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November 16, 2014

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Posted: 16 Nov 2014 12:06 AM PST

'The Unwisdom of Crowding Out'

Posted: 15 Nov 2014 11:40 AM PST

Here's Paul Krugman's response to the Vox EU piece by Peter Temin and David Vines that I posted yesterday:

The Unwisdom of Crowding Out (Wonkish): I am, to my own surprise, not too happy with the defense of Keynes by Peter Temin and David Vines in VoxEU. Peter and David are of course right that Keynes has a lot to teach us, and are also right that the anti-Keynesians aren't just making really bad arguments; they're making the very same really bad arguments Keynes refuted 80 years ago.
But the Temin-Vines piece seems to conflate several different bad arguments under the heading of "Ricardian equivalence", and in so doing understates the badness.
The anti-Keynesian proposition is that government spending to boost a depressed economy will fail, because it will lead to an equal or greater fall in private spending — it will crowd out investment and maybe consumption, and therefore accomplish nothing except a shift in who spends. But why do the AKs claim this will happen? I actually see five arguments out there — two (including the actual Ricardian equivalence argument) completely and embarrassingly wrong on logical grounds, three more that aren't logical nonsense but fly in the face of the evidence.
Here they are...[explains all five]...

He ends with:

My point is that you do a disservice to the debate by calling all of these things Ricardian equivalence; and the nature of that disservice is that you end up making the really, really bad arguments sound more respectable than they are. We do not want to lose sight of the fact that many influential people, including economists with impressive CVs, responded to macroeconomic crisis with crude logical fallacies that reflected not just sloppy thinking but ignorance of history.

'The Quantity of Labor Demanded is Not Always Equal to the Quantity Supplied'

Posted: 15 Nov 2014 08:42 AM PST

Roger Farmer:

Repeat After Me: The Quantity of Labor Demanded is Not Always Equal to the Quantity Supplied: I've been teaching a class on intermediate macroeconomics this quarter. Increasingly, over the past twenty years or more, intermediate macro classes at UCLA (and in many other top schools), have focused almost exclusively on economic growth. That reflected a bias in the profession, initiated by Fynn Kydland and Ed Prescott, who persuaded macroeconomists to use the Ramsey growth model as a paradigm for business cycle theory. According to this Real Business Cycle view of the world, we should think about consumption, investment and employment 'as if' they were the optimal choices of a single representative agent with super human perception of the probabilities of future events.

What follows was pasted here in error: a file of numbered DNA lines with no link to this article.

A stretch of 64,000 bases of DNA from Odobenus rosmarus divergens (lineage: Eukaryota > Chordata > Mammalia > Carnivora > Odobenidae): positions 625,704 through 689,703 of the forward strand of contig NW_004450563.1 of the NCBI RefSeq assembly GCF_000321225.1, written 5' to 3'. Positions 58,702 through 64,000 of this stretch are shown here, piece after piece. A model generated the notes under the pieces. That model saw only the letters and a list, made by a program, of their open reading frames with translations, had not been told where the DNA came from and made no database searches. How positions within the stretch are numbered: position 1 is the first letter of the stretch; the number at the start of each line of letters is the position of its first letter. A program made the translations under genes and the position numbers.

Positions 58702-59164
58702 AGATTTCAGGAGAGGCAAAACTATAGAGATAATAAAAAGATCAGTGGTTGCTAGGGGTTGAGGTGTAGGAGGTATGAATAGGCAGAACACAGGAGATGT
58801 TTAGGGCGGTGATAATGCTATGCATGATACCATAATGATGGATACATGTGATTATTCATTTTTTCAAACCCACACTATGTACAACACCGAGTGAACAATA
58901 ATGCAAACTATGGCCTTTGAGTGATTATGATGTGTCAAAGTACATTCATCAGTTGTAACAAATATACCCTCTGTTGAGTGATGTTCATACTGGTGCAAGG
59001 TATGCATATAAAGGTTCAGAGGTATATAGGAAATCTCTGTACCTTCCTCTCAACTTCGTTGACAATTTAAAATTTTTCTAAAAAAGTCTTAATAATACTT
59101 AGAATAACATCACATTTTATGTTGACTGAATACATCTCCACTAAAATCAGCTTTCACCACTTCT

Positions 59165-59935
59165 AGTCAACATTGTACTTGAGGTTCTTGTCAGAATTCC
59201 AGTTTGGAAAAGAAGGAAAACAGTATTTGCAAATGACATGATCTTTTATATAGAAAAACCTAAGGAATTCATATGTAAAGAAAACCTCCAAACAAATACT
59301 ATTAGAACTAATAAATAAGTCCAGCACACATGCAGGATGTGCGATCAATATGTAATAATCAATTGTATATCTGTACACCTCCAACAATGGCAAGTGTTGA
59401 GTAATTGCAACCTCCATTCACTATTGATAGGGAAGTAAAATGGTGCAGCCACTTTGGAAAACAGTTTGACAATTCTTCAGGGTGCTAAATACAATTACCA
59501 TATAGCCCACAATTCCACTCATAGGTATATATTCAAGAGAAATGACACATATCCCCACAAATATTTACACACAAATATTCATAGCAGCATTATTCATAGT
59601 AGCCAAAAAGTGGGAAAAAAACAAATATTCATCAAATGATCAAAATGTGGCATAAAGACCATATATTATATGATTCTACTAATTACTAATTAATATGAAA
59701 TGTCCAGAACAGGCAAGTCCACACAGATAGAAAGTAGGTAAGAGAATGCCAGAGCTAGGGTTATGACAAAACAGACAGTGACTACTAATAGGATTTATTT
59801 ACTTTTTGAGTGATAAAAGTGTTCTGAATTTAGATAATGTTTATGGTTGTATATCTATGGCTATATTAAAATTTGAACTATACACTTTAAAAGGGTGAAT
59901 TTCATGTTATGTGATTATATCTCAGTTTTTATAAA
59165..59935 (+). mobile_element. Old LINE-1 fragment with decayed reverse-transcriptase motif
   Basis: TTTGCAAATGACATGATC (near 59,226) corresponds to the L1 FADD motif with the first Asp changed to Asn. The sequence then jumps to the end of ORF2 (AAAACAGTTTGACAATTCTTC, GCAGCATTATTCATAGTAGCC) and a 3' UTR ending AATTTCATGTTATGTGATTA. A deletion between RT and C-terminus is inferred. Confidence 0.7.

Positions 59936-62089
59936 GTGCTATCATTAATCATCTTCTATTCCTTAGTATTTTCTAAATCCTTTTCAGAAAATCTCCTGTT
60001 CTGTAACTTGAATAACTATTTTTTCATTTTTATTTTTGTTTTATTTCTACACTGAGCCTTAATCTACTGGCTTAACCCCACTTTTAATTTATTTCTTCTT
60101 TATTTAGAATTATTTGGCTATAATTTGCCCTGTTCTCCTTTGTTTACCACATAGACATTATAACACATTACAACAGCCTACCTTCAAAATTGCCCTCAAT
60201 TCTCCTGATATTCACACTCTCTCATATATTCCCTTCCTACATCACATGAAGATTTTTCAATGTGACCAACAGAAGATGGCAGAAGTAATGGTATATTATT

Although there were benefits to thinking more rigorously about inter-temporal choice, the RBC program as a whole led several generations of the brightest minds in the profession to stop thinking about the problem of economic fluctuations and to focus instead on economic growth. Kydland and Prescott assumed that labor is a commodity like any other and that any worker can quickly find a job at the market wage. In my view, the introduction of the shared belief that the labor market clears in every period, was a huge misstep for the science of macroeconomics that will take a long time to correct. ...
Ever since Robert Lucas introduced the idea of continuous labor market clearing, the idea that it may be useful to talk of something called 'involuntary unemployment' has been scoffed at by the academic chattering classes. It's time to fight back. The concept of 'involuntary unemployment' does not describe a loose notion that characterizes the sloppy work of heterodox economists from the dark side. It is a useful category that describes a group of workers who have difficulty finding jobs at existing market prices. ...
Repeat after me: the quantity of labor demanded is not always equal to the quantity supplied.

[There is quite a bit more detail and explanation in the full post.]

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